57. With x and y as shown in the figure, the maximum length of pipe will be the smallest value of L = x + y. By similar triangles x y 8x =√ ,y=√ so 2 2 8 x − 16 x − 16 128 dL 8x =1− 2 , for x > 4, L=x+ √ dx (x − 16)3/2 x2 − 16 dL = 0 when dx (x2 − 16)3/2 = 128 x2 − 16 = 1282/3 = 16(22/3 ) x2 = 16(1 + 22/3 ) x = 4(1 + 22/3 )1/2 ,

y

x

x2 - 16 4

d2 L/dx2 = 384x/(x2 − 16)5/2 > 0 if x > 4 so L is smallest when x = 4(1 + 22/3 )1/2 . For this value of x, L = 4(1 + 22/3 )3/2 ft.

8


Exercise Set 4.6

58.

167

s = (x1 − x ¯)2 + (x2 − x ¯)2 + · · · + (xn − x ¯)2 , ¯) − 2(x2 − x ¯) − · · · − 2(xn − x ¯), ds/d¯ x = −2(x1 − x ds/d¯ x = 0 when (x1 − x ¯) + (x2 − x ¯) + · · · + (xn − x ¯) = 0 x+x ¯ + ··· + x ¯) = 0 (x1 + x2 + · · · xn ) − (¯ (x1 + x2 + · · · + xn ) − n¯ x= 0 1 x ¯ = (x1 + x2 + · · · + xn ), n d2 s/d¯ ¯= x2 = 2 + 2 + · · · + 2 = 2n > 0, so s is minimum when x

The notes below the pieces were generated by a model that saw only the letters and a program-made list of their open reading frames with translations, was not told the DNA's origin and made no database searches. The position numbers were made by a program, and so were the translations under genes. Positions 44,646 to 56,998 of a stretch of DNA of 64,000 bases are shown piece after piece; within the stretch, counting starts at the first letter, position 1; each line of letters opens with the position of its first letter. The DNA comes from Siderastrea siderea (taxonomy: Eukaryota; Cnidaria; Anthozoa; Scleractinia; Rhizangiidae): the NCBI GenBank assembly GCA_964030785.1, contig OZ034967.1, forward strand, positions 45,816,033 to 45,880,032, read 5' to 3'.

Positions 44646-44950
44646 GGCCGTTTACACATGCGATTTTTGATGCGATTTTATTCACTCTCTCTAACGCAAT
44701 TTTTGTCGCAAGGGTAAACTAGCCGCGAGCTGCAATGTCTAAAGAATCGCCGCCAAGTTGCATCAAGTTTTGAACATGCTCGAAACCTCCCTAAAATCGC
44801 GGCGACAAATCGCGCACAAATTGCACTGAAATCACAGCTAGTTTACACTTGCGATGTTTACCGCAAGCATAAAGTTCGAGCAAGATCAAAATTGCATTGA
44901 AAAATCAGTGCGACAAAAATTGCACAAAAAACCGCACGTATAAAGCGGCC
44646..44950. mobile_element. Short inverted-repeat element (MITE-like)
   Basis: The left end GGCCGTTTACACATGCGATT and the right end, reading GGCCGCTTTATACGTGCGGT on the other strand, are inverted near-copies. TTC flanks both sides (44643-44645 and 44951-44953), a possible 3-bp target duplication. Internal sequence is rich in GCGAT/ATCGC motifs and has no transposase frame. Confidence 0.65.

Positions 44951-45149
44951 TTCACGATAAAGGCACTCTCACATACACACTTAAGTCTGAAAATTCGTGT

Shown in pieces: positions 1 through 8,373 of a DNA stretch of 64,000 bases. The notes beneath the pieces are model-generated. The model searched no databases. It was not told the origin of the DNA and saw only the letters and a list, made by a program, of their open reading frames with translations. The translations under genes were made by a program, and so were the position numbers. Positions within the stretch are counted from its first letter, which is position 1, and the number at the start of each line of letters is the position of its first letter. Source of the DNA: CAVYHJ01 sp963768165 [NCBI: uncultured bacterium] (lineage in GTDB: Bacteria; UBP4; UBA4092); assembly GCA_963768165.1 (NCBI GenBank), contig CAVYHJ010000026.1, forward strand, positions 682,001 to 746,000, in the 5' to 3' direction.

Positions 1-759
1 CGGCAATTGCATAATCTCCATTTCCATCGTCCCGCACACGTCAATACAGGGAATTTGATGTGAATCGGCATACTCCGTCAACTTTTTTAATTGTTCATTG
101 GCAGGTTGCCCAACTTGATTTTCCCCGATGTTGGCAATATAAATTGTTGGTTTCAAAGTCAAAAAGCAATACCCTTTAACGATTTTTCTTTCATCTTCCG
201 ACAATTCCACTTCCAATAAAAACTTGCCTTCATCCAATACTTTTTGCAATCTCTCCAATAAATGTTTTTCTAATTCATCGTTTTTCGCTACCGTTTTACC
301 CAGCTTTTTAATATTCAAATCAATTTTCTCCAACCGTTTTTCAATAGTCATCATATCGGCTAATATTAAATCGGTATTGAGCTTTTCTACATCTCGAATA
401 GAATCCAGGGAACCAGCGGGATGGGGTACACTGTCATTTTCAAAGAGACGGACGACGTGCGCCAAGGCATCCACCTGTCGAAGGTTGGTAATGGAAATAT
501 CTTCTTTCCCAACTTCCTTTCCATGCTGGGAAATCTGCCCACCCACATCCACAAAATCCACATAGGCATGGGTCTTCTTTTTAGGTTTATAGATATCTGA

1 (x1 + x2 + · · · + xn ). n

59. Let x = distance from the weaker light source, I = the intensity at that point, and k the constant of proportionality. Then I=

kS 8kS + if 0 < x < 90; 2 x (90 − x)2

2kS 16kS 2kS[8x3 − (90 − x)3 ] kS(x − 30)(x2 + 2700) dI =− 3 + = = 18 , (90 − x)3 x3 (90 − x)3 x3 (x − 90)3 dx x dI dI < 0 if x < 30, and > 0 if x > 30, so the intensity is minimum at a dx dx distance of 30 cm from the weaker source.

which is 0 when x = 30;

60. If  open interval containing  x0 thus  f (x0 ) isa maximum then √ f (x) ≤ f (x0 ) for all x in some f (x) ≤ f (x0 ) because x is an increasing function, so f (x0 ) is a maximum of f (x) at x0 . The proof is similar for a minimum value, simply replace ≤ by ≥. 61. Let v = speed of light in the medium. The total time required for the light to travel from A to P to B is  1  t = (total distance from A to P to B)/v = ( (c − x)2 + a2 + x2 + b2 ), v